Once there was someone who did such amazing things and told such wonderful stories, that people wanted to know who he was.
One time he said, “I am the Light.” (light a candle)
That person was Jesus – and this is why when we come together to pray and to tell our stories we light candles – to remind us that the Light came into the world and lived among us.
On this night we light many candles, because this night is like no other. On this night celebrate as we tell the story of the birth of that Light.
It is easy, in the midst of the holiday hubbub, to lose track of this Light.
As the days have grown shorter over the last several weeks, we’ve sought out the bright lights of stores to purchase the perfect gifts. We’ve been dazzled by the lights on trees and houses. And we’ve sat in the glow of screens watching countless holiday shows and movies. We can easily get lost in the artificial light.
But the light of Christ is different, because it is the light of hope.
And this hope invites us to pull back the layers of sentimentalism and consumerism we swim in at this time of year to offer us something more – just as it has been doing for the last two millennia.
It was a world completely different than, and very much the same as, our own that was given light and hope that first Christmas.
In Luke’s story, which we read tonight, we hear that the first to hear this good news of great joy were the shepherds.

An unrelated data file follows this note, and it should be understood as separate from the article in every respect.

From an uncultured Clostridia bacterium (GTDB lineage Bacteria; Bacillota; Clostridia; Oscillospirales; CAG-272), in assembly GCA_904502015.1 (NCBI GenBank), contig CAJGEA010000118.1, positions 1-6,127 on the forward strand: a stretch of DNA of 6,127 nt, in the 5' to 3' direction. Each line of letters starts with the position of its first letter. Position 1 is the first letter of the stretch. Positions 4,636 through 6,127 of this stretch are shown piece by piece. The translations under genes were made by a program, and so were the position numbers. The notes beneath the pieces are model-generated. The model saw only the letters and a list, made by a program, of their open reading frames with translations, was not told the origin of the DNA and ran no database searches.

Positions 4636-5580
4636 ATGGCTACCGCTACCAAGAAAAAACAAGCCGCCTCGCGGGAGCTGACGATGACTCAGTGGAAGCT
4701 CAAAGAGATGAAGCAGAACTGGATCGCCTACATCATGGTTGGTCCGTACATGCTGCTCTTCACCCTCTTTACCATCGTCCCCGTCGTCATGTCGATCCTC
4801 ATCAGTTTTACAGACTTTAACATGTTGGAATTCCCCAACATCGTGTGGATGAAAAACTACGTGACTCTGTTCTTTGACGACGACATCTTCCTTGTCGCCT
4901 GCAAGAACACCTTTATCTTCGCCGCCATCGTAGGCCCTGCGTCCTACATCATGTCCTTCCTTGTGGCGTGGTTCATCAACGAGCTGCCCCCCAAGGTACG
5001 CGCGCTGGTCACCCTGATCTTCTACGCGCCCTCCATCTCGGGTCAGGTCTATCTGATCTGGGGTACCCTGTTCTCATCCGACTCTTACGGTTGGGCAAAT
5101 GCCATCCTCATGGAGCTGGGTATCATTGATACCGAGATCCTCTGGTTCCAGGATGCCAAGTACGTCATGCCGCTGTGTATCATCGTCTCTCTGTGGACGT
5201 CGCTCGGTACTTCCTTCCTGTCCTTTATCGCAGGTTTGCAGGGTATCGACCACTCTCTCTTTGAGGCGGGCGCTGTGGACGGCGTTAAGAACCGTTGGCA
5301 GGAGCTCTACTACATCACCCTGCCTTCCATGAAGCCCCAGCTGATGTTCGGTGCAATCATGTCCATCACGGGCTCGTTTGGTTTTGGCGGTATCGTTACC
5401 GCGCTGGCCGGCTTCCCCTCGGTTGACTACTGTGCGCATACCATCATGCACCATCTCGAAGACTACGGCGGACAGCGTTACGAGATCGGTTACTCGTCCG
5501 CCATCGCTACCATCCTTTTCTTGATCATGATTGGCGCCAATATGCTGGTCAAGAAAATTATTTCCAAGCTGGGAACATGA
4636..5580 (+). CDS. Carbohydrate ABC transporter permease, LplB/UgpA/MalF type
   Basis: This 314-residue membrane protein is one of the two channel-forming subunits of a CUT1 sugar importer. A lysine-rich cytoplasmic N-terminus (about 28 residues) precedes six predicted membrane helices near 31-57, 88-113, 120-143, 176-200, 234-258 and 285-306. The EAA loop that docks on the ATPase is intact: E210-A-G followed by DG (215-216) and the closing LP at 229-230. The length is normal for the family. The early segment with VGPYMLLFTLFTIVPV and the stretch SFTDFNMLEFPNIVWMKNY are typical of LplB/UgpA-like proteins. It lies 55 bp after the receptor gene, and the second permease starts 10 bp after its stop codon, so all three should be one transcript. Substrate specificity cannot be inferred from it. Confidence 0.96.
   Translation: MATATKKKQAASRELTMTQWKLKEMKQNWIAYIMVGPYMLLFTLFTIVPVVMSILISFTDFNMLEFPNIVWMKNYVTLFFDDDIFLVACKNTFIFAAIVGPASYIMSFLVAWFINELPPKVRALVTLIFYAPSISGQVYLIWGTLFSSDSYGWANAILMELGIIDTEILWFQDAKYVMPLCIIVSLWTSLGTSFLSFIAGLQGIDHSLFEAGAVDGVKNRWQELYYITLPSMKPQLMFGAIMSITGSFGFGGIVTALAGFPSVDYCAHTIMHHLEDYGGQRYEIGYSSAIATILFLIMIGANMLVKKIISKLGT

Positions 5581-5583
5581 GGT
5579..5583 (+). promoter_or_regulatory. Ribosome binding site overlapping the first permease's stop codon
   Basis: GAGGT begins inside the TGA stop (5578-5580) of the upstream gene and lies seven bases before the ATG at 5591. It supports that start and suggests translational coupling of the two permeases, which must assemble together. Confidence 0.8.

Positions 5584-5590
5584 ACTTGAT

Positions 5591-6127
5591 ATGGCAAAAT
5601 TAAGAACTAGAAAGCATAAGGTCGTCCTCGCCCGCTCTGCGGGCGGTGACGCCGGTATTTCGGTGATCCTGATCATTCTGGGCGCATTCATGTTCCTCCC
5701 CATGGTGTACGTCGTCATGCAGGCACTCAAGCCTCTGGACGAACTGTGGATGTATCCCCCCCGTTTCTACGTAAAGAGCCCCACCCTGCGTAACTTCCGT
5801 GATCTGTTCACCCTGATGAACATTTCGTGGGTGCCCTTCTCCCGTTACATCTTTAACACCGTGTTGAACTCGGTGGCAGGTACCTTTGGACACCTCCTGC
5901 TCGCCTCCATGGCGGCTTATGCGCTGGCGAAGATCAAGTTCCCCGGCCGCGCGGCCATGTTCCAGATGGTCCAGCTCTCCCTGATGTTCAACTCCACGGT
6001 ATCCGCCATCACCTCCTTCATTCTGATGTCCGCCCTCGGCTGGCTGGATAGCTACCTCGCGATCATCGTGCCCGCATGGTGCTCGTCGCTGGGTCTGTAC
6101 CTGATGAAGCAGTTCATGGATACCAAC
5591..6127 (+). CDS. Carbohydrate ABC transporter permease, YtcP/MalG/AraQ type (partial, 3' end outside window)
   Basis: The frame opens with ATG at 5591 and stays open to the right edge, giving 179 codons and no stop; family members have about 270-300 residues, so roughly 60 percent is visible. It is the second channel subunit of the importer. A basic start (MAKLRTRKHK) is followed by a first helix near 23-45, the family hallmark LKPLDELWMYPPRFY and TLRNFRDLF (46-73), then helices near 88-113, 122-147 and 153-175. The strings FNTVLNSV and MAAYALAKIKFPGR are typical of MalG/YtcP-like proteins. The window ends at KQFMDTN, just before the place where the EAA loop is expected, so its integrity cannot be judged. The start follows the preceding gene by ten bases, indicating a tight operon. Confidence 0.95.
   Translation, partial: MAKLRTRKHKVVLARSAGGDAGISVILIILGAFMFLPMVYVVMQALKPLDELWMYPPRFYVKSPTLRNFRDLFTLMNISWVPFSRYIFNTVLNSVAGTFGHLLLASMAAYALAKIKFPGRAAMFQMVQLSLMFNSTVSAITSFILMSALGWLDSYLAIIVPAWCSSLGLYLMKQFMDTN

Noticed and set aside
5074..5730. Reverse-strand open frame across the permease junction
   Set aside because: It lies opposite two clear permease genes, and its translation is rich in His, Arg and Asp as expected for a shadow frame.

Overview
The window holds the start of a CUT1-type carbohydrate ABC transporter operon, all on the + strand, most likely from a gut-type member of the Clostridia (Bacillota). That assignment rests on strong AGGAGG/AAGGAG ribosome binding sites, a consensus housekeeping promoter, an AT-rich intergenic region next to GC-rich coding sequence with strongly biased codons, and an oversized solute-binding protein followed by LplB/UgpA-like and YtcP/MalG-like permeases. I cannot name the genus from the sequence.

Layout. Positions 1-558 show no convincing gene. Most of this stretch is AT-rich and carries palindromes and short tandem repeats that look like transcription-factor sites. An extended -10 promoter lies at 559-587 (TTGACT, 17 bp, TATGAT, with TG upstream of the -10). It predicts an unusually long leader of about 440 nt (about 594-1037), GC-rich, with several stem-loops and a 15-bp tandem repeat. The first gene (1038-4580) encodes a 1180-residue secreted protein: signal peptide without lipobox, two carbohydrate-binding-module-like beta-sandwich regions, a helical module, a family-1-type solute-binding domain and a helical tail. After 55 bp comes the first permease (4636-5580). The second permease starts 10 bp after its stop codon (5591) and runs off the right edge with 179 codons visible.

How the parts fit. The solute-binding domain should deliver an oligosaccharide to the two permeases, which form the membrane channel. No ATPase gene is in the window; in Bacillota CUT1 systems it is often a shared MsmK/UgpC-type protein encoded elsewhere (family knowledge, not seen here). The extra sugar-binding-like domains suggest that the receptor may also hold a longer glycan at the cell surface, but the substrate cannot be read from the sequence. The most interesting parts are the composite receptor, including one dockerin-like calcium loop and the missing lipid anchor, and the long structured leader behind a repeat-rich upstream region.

Not the king. Not the Roman authorities. But the shepherds – those on the margins of their society. Those without power were the first to welcome the Christ child and the first to make known what had been told to them about babe in the manger.
We remember, and tell the good news of this birth today, not because of that precious 8 pound baby, but because of the person Jesus would grow up to be – the one who would speak truth to power, and preach that the first shall be last and the last shall be first.
This was a subversive grass-roots movement of hope of love, justice, and compassion from the beginning.
This is the something-more-hope that extends to us today.
Because the ways that we humans divide and set ourselves over and against one another is not what God wants for us. And so God loved us enough to become one of us, to show us there is another way – to proclaim that’s God’s hope can be our hope.
Archbishop Desmond Tutu once said that hope is being able to see that there is light despite all the darkness. 
The light of hope shined through the darkness of the shepherd’s fields – and it is still shining for us.
Christmas is a time for us to remember to pay attention and seek out this light above all the other lights – to run towards it like the shepherds did – and then to make known hope in a world desperate for good news.
This is why we gather on Christmas.
Also for all the sentimental reasons, and to sing carols and light candles – but most importantly to be reminded that the light of hope is reborn in us every year so that we may be that light in the world.
Watch the light, I’m about to change it. Right now it is all in one place, but if you pay attention you can see it change. (blow out the candle)
Do you see it? The light is no longer in one place. Now it is spreading out, getting thinner and thinner as it rises up and spreads through the room.
But it’s still there – and even when you can no longer see it, you will be close to that light.
Gracious God, grant that this light, enkindled in our hearts, may shine for in our lives.
Alleluia ~ Amen
 Desmond Tutu as quoted in The New York Times Magazine, March 4, 2010.